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Burkina Faso Coup Plotter Admits Receiving Aid from Ivory Coast Military - 2004-04-08

An officer of Burkina Faso's army, who is on trial for allegedly masterminding a failed coup attempt, has testified he received financial aid from Ivory Coast.

Army captain Luther Ouali testified before the special military court in the capital Ouagadougou that he received almost $100,000 from an Ivorian colonel, Raphael Logbo in 2002.

Captain Ouali, along with 12 others, is being tried for allegedly plotting to overthrow the government of President Blaise Compaore last year. The prosecution is alleging Captain Ouali received financial and logistical support from Ivory Coast's military.

The Ivorian officer, Colonel Logbo, said he knew the defendant from school, but denied giving him any money.

Ivory Coast's president, Laurent Gbagbo, also denied that his ruling party gave any assistance to the alleged Burkinabe plotters, and, in turn, accused the government of Burkina Faso of giving aid to Ivorian rebels, now in control of the north of the country.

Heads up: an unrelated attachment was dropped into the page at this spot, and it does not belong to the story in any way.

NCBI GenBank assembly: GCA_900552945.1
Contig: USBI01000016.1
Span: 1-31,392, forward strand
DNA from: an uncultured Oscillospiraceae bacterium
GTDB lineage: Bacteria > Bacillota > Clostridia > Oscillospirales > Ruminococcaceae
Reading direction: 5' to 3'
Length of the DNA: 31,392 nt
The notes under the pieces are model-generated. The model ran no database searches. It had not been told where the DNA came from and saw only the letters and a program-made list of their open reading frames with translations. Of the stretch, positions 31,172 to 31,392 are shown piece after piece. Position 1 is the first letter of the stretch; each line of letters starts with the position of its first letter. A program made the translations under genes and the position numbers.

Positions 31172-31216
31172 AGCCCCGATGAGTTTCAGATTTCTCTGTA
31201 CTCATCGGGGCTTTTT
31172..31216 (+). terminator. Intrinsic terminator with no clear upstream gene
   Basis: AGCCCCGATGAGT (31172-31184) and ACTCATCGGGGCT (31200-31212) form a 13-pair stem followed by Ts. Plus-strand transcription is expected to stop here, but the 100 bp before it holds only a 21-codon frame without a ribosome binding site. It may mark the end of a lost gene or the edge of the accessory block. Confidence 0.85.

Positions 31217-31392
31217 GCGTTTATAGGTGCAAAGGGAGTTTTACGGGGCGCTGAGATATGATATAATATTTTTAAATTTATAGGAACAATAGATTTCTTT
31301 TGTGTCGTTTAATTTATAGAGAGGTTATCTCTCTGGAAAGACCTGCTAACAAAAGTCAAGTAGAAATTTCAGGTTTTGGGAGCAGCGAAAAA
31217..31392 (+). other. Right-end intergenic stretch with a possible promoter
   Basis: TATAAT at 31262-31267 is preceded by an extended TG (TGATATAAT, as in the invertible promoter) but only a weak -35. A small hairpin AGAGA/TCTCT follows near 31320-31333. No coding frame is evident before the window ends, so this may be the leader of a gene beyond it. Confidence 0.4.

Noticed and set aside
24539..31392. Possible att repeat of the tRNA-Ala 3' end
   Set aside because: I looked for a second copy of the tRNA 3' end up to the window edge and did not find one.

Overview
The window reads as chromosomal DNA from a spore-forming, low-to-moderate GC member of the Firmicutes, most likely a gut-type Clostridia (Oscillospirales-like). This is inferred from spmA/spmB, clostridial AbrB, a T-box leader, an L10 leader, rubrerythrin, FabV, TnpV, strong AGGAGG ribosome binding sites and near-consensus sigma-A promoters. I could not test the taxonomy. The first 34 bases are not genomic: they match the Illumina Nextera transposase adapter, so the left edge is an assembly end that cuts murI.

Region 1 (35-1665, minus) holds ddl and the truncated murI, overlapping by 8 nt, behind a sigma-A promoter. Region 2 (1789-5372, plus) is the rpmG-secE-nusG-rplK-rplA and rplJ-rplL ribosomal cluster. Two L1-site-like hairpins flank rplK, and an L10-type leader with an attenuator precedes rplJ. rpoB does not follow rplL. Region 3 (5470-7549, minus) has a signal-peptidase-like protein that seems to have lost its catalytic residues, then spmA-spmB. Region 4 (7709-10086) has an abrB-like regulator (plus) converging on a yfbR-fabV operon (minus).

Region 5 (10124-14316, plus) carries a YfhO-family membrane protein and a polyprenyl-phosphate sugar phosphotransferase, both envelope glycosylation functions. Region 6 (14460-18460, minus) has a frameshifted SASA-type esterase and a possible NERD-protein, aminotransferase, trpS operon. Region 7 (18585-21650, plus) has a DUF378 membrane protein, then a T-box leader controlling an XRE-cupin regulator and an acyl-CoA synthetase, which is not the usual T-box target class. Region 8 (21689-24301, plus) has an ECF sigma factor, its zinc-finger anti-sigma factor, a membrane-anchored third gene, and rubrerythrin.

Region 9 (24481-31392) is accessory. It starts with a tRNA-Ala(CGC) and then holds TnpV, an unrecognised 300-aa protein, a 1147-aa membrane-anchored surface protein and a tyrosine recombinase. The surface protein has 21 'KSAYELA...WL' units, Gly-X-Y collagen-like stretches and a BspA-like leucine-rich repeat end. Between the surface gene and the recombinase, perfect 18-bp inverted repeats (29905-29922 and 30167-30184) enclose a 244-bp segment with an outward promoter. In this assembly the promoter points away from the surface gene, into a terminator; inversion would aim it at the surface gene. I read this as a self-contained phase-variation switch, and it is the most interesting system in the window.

A regional analyst with the British-based Royal Institute of International Affairs, Alex Vines, says the Ivorian rebels did receive military support.

"These sorts of things are very kind of cloudy on who is really behind them and what occurs," he said. "There is certainly clear evidence that the northern rebels in Cote d'Ivoire have enjoyed military support that has passed through Burkina."

He said relations between Burkina Faso and neighboring Ivory Coast and Togo are already poor, and evidence that the governments are undermining one another will only increase tensions in the region.

In Ivory Coast, a spokesman for the northern rebels, Sidiki Konate, denied receiving any support from Burkina Faso. But he said President Gbagbo did give assistance to the accused coup plotters in Burkina Faso.

"He tried to put down this government in Burkina Faso," said Sidiki Konate. "I think, this is the new information, but if Gbagbo says we received money from, or help from Burkina Faso, I think it is not serious."

Captain Ouali, who is the only one of the 13 defendants who is charged with treason, faces the death penalty if convicted. The remaining 12 could receive jail sentences of up to 20 years.